PIQUA — The Piqua YWCA honored those women in the community with an “inner fire” Thursday at their 21st annual Women of Excellence awards luncheon.
Ruth Jenkins was honored with the 2017 Woman of Excellence award as she is “a woman who has truly made service to others a way of life,” Donna F. DeBrosse, president of the YWCA board of directors, said.
A Troy native and mother of three, Jenkins dedicated more than 50 years to nursing and spent decades serving the community through organizations such as the Troy United Way, the Family Abuse Shelter, and the Festival of Nations, among many others, DeBrosse said.
Jenkins’ healthcare career began in 1956 at Stouder Hospital, where she later was a co-founder of the cardio-pulmonary rehabilitation program in 1985. After retiring, she worked as a part-time clinical instructor for the Upper Valley Career Center’s nursing program.
Jenkins, upon receiving her award, joked about whether her wrinkles could have been removed from her professional portrait taken for the event, before adding, “That’s okay, because I’ve decided that with every wrinkle comes wisdom and reflection and gratitude.”
Jenkins attributed the wisdom to lifelong learning experiences, entering every experience with an open mind, learning to fail, and respecting differences in others.
“Reflection brings memories and satisfaction,” Jenkins said. For her, she said that included being a mother, having a rewarding career in nursing, and being involved in the community.
“The gratitude I have for the life I’m lucky enough to lead is due to the love and influence of my husband, Pete,” Jenkins said. Jenkins’ husband of 59 years, Pete, was mayor of the city of Troy for 12 years. Jenkins noted that her husband was always by her side, “inspiring me to be myself.”
Jenkins ended on a note of encouragement for women with careers and families, saying, “Balanced can be achieved.” She encouraged women “to be true to yourself and recognize your potential, your strengths, and your weaknesses.” Jenkins added, “I think women now have every opportunity to do that.”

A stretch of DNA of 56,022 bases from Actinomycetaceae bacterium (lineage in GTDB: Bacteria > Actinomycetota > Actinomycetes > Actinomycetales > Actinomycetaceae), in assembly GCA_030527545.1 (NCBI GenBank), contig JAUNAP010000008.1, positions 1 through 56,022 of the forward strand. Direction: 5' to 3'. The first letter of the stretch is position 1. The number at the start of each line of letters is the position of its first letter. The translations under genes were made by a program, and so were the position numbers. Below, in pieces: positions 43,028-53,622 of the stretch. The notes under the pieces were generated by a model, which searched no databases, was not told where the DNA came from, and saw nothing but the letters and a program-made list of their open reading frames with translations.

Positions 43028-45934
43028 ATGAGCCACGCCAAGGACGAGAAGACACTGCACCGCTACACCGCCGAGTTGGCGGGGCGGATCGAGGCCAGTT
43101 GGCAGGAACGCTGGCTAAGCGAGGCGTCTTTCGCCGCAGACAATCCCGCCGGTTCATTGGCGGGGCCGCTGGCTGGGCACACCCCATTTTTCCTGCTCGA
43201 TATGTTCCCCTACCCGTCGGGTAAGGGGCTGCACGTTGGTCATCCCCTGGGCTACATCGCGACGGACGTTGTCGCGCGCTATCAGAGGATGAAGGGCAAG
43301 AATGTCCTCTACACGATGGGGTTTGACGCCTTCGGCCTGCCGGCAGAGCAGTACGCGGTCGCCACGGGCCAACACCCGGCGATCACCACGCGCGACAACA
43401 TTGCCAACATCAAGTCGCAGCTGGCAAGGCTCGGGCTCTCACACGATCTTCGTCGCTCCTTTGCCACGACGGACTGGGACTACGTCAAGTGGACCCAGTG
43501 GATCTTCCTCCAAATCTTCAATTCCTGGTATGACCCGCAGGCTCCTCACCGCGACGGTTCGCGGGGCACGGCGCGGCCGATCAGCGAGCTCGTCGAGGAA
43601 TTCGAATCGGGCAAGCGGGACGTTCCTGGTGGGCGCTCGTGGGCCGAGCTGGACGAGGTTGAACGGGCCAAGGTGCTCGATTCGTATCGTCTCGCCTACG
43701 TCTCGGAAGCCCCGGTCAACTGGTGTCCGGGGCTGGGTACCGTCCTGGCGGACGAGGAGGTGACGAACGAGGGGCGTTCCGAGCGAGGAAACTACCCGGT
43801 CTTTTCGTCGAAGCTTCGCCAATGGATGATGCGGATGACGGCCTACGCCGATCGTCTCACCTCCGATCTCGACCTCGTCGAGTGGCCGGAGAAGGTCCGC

Piqua High School graduate Ashley Ho, who is currently a student at North Carolina State University, was honored as the 2017 YWCA Young Woman of Tomorrow.
Among top honors was Ho’s selection earlier this year as a U.S. Army Pro Football Hall of Fame Award of Excellence winner, one of 25 selected from across the country. In high school, she was involved in Key Club, an organization sponsored by the local Kiwanis Club, and selected as the state’s Distinguished Club Member award recipient. Ho participated in track and volleyball, in the Model United Nations program, in Piqua Teen Leaders and was a class salutatorian.
Among other activities was being a Big Sister, spearheading efforts for a local dog park, collecting toys for Toys for Tots and baking cookies at Christmas for local first responders.
“Being recognized as a Woman of Tomorrow is an honor,” Ho said, adding that she was still “in shock” then about receiving the award as she was when YWCA Executive Director Leesa Baker first told her that she was going to be the 2017 recipient.
“I realize that I was nominated for this award due to my involvement in our community, but I honestly think that the community that exists deserves all the recognition,” Ho said.
Ho recognized her advisors at the Key Club, her coaches, her family, the YWCA, and a “plethora of other people and organizations” for supporting her and providing her with the opportunities to be involved with and give back to her community.
“Now, as a freshman in college, in a completely different state, and away from all of these exceptional people, I’ve only grown more grateful for the community that exists here,” she said.
Supreme Court of Ohio Justice Sharon L. Kennedy, who was elected in 2012, was the featured speaker at the luncheon.
“Twenty-one years ago, this organization began honoring women,” Kennedy said, noting that honoring women acknowledges the influence women have, provides insight, and inspires others “so that they forge their own path.”
Kennedy mentioned notable women from history, adding that the U.S. has a tradition of women of excellence. She began with Deborah Sampson who, in 1791, “disguised herself as a young man and took to the battlefield” in order to fight with the Continental Army during the American Revolutionary War. Sampson went undiscovered for two years before she was wounded. Kennedy also mentioned Lucretia Coffin Mott, a leading abolitionist during the Civil War.
No one is more inspiring, Kennedy said, than those who “choose to live a life of achieving for the betterment of others.”
With stories about women of excellence, Kennedy said, “We learn how best to help every person achieve their own rights, talents, and futures.” Kennedy added, “These stories should never be forgotten. That is what you’re doing today … We honor women of excellence in order to inspire leaders of tomorrow.”
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